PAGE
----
Senior Analyst, Africa
Responsible for sub-Saharan Africa coverage for the Daily Brief, especially Southern, Central and West Africa. Also advises on natural resources governance, and helps lead the firm’s ‘Business and Society’ practice.
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Professor David Anderson
Professor of African Politics, University of Oxford; Fellow of St Cross College, Oxford
Specialises in the history and politics of eastern Africa. His most recent book, The Khat Controversy, examines the global expansion of eastern Africa’s khat economy, featuring new research on the production, distribution chains, and consumption of this unusual commodity.
Former Associate Senior Lecturer, Department of Economics and Finance, Brunel University
Specialises in South and Southern African economic and business issues. Formerly Associate Research Fellow (Southern Africa), Chatham House, and Associate Senior Lecturer, Department of Economics and Finance, Brunel University. Editor of South Africa in Crisis (Methuen/RIIA, 1987). Author of Economic Interdependence in Southern Africa (Pinter Publishers, 1992), and journal articles on South Africa.
Dr Daniel Branch
Daniel Branch is a historian and political analyst of Kenya. He is the author and editor of three books on Kenya, including Kenya: Between Hope and Despair, 1963-2012 (Yale University Press, 2012). He is a regular commentator in the press on matters relating to Kenyan politics, written occasional pieces for The Nation and The Standard newspapers in Kenya and for the online editions of Foreign Policy and Foreign Affairs.
Dr Nicholas Cheeseman
Hugh Price Fellow in African Studies, Jesus College, Oxford University
Specialises in comparative politics with a focus on Sub-Saharan Africa and processes of democratization. Interests include African history and politics, particularly in Kenya and Zambia, and the role of political parties in new democracies. Held the Sir Christopher Cox Junior Research Fellowship at New College, Oxford University, from October 2006 to August 2007. Publications have focused on state design and patronage politics in Kenya, the impact of electoral politics in Africa, and the use of opinion polls in the study of African political science.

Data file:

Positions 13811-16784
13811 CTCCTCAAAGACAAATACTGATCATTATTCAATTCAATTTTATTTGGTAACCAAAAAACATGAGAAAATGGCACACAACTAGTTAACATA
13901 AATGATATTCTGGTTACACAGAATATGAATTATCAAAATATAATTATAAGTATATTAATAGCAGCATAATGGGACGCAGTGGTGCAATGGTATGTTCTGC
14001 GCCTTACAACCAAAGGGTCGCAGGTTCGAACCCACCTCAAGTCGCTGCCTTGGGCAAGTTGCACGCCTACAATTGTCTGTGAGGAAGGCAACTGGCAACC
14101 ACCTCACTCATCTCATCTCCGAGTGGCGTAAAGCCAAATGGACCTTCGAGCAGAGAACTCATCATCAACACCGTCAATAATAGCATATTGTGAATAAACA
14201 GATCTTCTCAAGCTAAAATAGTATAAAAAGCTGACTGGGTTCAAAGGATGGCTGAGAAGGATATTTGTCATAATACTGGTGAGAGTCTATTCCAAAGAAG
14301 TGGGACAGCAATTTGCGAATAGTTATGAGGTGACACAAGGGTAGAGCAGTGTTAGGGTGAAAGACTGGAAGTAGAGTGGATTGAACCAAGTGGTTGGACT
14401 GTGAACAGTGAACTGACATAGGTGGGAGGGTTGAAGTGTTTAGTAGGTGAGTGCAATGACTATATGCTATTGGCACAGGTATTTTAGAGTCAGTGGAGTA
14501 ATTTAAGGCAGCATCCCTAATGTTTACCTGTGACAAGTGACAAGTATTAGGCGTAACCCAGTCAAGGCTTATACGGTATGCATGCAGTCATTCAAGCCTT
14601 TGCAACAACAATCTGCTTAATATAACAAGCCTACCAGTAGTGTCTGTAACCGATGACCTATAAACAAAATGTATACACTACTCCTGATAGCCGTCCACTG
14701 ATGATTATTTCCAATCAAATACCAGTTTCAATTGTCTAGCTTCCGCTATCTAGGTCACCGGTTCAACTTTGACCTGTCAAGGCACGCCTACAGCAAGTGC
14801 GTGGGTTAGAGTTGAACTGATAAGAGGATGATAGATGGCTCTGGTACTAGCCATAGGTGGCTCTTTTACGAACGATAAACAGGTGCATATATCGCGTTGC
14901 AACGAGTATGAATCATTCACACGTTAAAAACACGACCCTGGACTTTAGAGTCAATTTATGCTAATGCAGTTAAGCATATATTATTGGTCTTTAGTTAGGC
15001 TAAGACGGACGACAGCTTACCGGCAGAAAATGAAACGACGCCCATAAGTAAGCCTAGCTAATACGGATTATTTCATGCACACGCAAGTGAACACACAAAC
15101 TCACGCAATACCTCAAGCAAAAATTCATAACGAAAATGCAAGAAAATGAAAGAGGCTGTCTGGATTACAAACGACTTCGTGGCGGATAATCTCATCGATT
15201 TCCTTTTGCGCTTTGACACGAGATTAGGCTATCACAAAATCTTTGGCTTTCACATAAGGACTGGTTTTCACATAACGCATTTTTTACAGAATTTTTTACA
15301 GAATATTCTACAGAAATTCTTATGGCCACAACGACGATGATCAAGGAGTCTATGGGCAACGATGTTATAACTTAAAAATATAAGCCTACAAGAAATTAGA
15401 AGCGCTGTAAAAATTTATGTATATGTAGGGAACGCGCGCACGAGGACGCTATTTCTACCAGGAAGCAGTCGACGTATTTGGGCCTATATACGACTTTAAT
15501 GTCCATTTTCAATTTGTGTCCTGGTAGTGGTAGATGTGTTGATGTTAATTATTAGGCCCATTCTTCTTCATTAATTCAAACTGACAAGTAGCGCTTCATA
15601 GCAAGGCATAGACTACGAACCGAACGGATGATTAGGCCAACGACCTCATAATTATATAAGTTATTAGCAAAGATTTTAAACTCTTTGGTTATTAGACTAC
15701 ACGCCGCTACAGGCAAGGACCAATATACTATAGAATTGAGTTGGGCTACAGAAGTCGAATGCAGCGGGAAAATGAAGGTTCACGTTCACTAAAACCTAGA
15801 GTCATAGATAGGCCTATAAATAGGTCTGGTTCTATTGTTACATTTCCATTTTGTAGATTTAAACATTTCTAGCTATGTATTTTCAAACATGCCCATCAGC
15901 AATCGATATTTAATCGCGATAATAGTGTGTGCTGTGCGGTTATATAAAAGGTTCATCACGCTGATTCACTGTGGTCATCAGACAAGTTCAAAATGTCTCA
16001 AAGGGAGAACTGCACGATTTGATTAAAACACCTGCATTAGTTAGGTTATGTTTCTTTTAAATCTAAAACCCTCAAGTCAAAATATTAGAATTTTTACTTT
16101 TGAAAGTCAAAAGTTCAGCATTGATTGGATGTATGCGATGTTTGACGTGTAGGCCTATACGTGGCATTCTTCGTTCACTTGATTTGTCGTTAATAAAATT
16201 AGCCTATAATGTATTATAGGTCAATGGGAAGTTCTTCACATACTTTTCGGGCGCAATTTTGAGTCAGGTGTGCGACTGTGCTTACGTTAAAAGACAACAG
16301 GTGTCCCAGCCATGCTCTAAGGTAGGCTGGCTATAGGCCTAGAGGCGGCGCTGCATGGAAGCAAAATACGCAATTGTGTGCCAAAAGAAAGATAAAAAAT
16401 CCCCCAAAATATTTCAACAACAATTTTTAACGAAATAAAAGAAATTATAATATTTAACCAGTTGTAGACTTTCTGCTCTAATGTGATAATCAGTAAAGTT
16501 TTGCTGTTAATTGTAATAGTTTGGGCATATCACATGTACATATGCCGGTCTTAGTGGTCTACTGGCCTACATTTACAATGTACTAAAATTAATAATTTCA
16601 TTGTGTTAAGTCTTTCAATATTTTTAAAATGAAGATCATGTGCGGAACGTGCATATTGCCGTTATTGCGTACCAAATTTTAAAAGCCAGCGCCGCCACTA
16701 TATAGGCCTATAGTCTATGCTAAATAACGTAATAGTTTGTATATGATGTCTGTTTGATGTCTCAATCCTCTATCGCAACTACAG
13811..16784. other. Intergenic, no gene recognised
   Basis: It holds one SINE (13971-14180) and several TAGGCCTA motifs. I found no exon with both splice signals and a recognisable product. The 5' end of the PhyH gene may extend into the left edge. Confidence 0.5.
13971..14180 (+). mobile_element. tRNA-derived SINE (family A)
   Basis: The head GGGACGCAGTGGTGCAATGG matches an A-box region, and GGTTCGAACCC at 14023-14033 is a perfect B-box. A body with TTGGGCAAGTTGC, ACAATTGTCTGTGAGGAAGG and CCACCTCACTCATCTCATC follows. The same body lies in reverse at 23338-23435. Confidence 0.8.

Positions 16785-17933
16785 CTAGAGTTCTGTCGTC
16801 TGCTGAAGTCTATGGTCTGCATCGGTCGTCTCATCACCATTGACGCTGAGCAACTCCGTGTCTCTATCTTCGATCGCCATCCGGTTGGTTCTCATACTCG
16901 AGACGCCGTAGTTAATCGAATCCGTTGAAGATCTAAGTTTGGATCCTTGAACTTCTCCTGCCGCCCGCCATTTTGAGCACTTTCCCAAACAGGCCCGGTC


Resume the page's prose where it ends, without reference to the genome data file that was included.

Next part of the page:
Dr Ricardo Soares de Oliveira
University Lecturer in Comparative Politics (African Politics), St Peter's College, Oxford University
Interests include African politics (particularly West and Central Africa), comparative politics and international political economy, especially in the fields of natural resource extraction, organised crime, state decay and post-conflict reconstruction. Fellow of the Global Public Policy Institute, Berlin. Formerly Austin Robinson Fellow at Sidney Sussex College, Cambridge, and an Associate of the Centre of International Studies, University of Cambridge. Visiting scholar at the Centre d'etudes et recherches internationales (Sciences-Po) in Paris, 2006-07. Joseph C Fox Fellow at the MacMillan Center for International and Area Studies at Yale University. Worked in the field of governance and the energy sector for the World Bank, the European Commission, Catholic Relief Services, the National Democratic Institute for International Affairs (NDI) and the French Ministry of Defence.
Professor John Toye
Former Visiting Professor of Economics, Queen Elizabeth House, Oxford University
Interests include public finance, the political economy of development, international economic institutions and the history of economic thought. Directed research in development studies at the universities of Wales, Sussex and Oxford. Served as a Director of the UN Conference on Trade and Development (UNCTAD) and consulted with the National Audit Office, the Department for International Development, the Commonwealth Secretariat, the UN Development Programme (UNDP), the World Bank and many other agencies.